During October 1854, St. Mary resolved that the offertory of one Sunday in each month for six months should be devoted to the building of St. Paul’s
On Saturday, 30th August 1856, the Metropolitan consecrated St. Paul’s Church, though the building was far from being completed, and was, besides, heavily in debt. Miss Burdett Coutts had generously given £500, and Mr. John Owen Smith gave the teakwood principals for the roof, but the windows had not arrived from England, and calico supplied the place of glass. The inside walls were not plastered, and a few forms here and there formed the only seating accommodation. But great care had been taken that such furniture as could be obtained was of the best quality and workmanship. The Bishop of Cape Town gave a handsome altar frontal; the teakwood altar rails, prayer desk, and pulpit were given by Mr. Giles’ friends in England, while he himself gave a set of silver gilt altar vessels, and the marble font, besides collecting the sum of £389. The acting Incumbent of St. Paul’s from April 1856, until May 1857, was the Rev. W. H. L. Johnson, who had come out for the missions in Kaffraria, but was detained at Port Elizabeth to fill the vacancy caused by Mr. Giles’ departure.
When Mr. Brook was appointed to St. Paul’s, there was still a debt of between £500 and £600 upon the building, and there was yet much to be done to make the interior decent, the walls were not plastered and there was only a temporary porch. But in the course of a few years the steadily increasing congregation had paid off the debt, added a porch, tower, and spire to the church, and provided an organ. A little later, schools for boys, girls, and infants were built at a cost of £1200, and a house bought for a parsonage. Mission work, too, has not been neglected, and there are now two mission curacies in the parish, St. Philips’ for the coloureds, with services in Dutch and English, and St. Stephen’s with services in Xhosa.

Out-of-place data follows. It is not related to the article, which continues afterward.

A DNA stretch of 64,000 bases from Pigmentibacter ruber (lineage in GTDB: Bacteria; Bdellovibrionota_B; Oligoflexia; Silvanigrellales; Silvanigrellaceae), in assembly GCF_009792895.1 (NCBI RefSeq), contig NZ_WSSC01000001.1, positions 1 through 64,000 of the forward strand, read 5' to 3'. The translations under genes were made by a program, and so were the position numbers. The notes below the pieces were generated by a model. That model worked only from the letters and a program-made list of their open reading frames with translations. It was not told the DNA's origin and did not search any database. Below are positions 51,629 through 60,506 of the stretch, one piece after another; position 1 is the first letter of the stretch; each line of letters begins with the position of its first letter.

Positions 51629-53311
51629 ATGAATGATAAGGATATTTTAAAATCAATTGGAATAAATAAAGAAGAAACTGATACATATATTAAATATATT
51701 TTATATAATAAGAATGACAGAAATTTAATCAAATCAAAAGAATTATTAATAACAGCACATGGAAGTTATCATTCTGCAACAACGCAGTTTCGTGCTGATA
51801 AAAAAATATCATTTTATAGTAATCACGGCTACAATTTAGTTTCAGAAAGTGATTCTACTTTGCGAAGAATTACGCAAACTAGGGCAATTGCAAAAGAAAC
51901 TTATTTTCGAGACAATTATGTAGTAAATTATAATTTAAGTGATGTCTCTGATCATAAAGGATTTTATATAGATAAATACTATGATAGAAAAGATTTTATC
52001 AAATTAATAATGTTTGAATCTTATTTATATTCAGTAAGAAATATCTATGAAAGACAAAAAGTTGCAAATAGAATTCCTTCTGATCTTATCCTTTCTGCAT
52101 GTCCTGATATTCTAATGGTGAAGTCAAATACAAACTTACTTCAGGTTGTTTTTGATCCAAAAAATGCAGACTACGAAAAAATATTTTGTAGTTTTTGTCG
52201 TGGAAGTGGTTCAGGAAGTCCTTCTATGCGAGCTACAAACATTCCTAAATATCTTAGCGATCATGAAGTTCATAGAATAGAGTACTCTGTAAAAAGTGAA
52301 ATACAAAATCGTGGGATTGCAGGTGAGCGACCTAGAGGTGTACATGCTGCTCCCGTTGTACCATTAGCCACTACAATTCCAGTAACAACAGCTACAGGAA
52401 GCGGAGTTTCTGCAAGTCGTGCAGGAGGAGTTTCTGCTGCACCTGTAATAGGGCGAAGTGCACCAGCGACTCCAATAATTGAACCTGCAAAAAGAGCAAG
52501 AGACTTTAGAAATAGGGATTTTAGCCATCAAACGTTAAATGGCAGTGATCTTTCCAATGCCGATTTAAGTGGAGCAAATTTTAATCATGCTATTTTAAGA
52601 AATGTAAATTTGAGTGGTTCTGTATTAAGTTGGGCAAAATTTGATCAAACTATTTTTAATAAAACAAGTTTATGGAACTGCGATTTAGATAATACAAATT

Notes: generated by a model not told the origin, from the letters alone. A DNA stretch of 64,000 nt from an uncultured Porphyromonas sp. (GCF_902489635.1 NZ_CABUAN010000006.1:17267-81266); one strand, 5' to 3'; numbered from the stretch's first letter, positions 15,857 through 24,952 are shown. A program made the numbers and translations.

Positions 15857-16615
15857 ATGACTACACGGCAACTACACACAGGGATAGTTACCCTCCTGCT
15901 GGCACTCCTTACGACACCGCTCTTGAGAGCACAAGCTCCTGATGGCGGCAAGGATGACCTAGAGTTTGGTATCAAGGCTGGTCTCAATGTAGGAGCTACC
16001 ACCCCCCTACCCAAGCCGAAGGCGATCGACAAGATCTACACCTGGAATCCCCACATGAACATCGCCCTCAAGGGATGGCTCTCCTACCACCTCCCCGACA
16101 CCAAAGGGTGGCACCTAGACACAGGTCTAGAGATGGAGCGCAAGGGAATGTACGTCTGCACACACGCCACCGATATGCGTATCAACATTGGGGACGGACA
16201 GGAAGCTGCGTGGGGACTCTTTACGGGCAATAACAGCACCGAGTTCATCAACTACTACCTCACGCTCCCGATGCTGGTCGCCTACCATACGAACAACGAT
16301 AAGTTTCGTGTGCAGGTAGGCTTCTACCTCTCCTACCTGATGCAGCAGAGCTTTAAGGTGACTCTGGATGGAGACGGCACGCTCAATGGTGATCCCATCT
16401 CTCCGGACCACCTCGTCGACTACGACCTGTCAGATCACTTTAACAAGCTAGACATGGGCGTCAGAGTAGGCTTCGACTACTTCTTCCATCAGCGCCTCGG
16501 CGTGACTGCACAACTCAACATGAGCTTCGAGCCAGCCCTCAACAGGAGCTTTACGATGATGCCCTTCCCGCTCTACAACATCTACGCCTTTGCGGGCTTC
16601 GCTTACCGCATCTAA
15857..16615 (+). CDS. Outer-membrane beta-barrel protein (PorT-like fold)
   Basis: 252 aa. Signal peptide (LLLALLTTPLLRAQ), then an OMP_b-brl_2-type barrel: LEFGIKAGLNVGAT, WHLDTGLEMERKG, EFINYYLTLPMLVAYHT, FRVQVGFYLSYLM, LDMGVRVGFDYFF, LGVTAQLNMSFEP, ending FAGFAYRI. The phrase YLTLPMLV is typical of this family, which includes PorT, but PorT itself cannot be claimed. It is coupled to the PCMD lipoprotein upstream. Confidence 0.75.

During the 1950s, there was inexorable pressure for the church to be relocated. The reasons for this proposed move were the decreasing population around the old church, the expropriation that was to accompany the widening of Main Street as well as the deterioration of the buildings. In 1960, the move finally occurred.
The present Church reflects the continuity of witness over more than 150 years, in the magnificent stained glass windows, the pulpit, lectern and other items transferred from the original church. These are now housed in a modern building, a feature of which is the Chapel. One side of the chapel is glassed in, enabling the congregation, while they are at worship, to look out over the beautiful parish gardens.
The original St. Paul’s Church was located at the bottom of Albany road where BM Cotton building is now. There was a tiny little school next to it and also a trough for horses to drink water.
“The Collegiate Church of Parish of St. Mary Port Elizabeth” by Archdeacon Wirgman & Canon Cuthbert Edward Mayo (1925, Longman Green & Co, London)